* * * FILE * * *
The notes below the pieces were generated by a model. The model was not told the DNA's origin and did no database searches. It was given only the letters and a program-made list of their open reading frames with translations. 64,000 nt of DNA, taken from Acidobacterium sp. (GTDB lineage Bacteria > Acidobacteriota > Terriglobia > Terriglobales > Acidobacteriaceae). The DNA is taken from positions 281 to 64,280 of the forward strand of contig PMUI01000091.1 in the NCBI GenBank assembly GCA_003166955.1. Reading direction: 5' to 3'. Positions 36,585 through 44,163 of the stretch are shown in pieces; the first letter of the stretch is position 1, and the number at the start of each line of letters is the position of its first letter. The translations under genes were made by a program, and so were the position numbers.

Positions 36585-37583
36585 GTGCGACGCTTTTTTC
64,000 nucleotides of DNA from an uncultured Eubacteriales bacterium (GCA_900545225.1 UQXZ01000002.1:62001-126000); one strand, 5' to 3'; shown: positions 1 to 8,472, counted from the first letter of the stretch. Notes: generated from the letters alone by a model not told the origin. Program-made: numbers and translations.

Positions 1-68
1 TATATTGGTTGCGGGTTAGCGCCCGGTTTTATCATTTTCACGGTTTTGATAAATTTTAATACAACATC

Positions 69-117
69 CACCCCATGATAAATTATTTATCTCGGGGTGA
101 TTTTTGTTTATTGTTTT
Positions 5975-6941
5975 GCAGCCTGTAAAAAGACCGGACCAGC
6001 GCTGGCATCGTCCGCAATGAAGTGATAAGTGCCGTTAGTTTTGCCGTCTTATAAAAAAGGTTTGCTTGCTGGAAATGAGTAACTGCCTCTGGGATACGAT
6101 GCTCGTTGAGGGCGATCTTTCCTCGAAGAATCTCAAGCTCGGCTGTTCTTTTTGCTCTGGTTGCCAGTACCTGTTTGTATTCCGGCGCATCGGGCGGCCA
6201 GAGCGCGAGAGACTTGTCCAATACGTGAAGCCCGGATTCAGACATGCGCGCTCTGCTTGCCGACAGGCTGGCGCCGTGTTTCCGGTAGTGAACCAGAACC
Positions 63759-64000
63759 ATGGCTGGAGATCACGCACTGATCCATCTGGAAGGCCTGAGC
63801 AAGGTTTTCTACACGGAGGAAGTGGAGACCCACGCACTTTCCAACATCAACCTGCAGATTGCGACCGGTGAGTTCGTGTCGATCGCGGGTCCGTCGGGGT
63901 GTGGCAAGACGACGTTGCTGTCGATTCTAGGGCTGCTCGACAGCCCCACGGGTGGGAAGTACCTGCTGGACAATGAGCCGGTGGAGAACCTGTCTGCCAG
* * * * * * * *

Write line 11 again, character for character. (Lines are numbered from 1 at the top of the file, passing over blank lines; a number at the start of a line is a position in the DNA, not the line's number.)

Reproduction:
5975 GCAGCCTGTAAAAAGACCGGACCAGC